DPD monitoring traffic accident numbers

Demopolis Police Department Chief Tommie Reese will be assessing January’s traffic accident numbers in the coming days as he determines whether or not to shift some of the patrol patterns of his department.

The decision to monitor the numbers came following an inordinately high accident rate in December 2012. That month featured 28 accidents in the city with 13 injuries occurring.

“I got the monthly report and looked at it and saw where it was kind of high. I’m going to go back and look at the previous four years since I’ve been here and just see the month of December and kind of do a comparison,” Reese said. “Kids being out of school. People doing a lot of traveling. You’ve got a lot of people doing a lot of traveling during the month of December. That may be our reason for the increase in the number of traffic accidents.”

However, Reese is open to the possibility that accident numbers could be trending upward, a phenomenon that would likely result in the need to increase the visibility of DPD officers on roadways throughout the city.

“We had three (accidents with overturned vehicles) back in the month of December. Luckily, we had not fatalities in the month of December, which is a good thing,” Reese said. “We’re looking then at the month of January to kind of see if it is a pattern that is coming about now or if it is just because of the high volume of traffic that is on the road in the month of December.”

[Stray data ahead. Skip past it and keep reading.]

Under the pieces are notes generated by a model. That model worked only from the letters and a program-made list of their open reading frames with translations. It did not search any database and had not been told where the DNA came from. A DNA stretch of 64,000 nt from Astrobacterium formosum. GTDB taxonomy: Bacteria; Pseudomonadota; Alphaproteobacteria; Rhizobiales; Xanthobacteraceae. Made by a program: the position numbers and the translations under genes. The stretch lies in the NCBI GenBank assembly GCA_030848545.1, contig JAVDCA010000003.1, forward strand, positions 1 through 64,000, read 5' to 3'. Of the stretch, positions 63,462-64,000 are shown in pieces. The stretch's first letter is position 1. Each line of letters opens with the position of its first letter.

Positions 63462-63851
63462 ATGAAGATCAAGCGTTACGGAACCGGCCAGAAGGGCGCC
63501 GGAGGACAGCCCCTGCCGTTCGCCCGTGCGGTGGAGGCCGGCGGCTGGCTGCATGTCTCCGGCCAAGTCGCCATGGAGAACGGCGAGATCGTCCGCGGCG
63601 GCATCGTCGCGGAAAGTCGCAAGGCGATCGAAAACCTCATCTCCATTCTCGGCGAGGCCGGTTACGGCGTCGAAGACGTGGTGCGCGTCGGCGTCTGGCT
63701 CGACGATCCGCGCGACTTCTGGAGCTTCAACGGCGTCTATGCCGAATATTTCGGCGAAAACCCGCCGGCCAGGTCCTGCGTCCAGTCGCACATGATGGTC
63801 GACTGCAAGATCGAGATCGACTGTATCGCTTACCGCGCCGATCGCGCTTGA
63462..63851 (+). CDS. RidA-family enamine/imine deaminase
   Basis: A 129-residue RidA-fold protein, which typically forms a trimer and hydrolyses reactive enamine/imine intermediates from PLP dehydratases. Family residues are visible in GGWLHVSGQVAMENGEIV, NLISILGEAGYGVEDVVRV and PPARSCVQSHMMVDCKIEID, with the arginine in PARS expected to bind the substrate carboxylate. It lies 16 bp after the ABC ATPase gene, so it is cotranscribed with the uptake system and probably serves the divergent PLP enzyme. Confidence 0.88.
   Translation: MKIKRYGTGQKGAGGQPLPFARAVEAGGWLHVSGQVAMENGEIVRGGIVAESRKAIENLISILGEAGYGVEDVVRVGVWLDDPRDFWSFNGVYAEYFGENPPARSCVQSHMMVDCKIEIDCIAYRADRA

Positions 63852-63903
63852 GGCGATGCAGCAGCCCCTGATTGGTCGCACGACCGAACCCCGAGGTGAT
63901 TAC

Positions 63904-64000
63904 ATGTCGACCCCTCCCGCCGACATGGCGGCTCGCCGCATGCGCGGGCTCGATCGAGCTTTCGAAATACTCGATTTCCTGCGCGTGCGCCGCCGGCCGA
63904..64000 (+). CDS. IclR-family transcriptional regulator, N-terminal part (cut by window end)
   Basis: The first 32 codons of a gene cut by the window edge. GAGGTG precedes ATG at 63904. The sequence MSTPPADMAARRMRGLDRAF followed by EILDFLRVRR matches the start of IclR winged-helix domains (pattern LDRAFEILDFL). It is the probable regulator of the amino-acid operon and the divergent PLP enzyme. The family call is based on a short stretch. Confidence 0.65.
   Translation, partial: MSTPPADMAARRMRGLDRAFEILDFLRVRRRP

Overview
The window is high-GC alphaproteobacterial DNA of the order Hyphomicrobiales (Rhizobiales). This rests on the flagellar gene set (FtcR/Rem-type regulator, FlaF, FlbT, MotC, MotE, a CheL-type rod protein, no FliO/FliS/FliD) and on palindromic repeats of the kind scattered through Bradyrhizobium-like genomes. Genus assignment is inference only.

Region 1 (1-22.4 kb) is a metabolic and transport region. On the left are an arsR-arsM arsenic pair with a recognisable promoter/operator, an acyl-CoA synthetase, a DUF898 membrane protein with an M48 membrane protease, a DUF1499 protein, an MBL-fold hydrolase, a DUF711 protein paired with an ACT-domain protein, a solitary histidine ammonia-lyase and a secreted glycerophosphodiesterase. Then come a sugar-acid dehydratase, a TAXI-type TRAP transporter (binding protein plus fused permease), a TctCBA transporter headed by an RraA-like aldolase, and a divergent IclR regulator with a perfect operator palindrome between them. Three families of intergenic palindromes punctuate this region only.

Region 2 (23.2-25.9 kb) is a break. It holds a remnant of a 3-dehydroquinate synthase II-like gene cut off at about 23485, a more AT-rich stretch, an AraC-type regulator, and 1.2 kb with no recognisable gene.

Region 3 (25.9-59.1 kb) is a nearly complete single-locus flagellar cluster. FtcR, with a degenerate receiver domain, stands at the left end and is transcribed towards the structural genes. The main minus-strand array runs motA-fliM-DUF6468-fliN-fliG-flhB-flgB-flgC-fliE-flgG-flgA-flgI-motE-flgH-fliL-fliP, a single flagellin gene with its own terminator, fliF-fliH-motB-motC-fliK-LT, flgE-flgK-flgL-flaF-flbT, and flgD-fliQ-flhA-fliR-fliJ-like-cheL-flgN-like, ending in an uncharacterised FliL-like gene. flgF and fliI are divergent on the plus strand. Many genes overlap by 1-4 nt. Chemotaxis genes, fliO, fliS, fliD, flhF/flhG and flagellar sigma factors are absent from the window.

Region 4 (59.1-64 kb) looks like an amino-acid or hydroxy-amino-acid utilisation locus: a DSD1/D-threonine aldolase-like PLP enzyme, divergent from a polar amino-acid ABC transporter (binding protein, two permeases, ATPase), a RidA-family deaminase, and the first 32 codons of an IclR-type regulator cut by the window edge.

Overall, traffic accidents within the city have decreased each year of Reese’s tenure as head of DPD. Reese attributes the annual downward trend of accidents to previous decisions to increase the visibility of officers.

In 2009, the city saw 260 accidents with 34 occurrences of injury. The total number of accidents dropped to 247 in 2010 with a spike to 66 injuries. The accident number was 246 in the year 2011 with 61 injuries. Even with the December spike, 2012 saw only 196 accidents with 49 injuries.

While increased police presence is one solution to the traffic accident problem, Reese also points to good driving habits among motorists as key to increasing the safety of roadways.

“A lot of your problem is that you’ve got aggressive driving from motorists. Drivers not paying attention to what they are doing. They are either in the car on the radio, fooling with a child in the car, trying to eat and talk on the cell phone and everything else. Just not paying attention,” Reese said. “We want to tell the motorists to slow down, pay attention to what you’re doing.”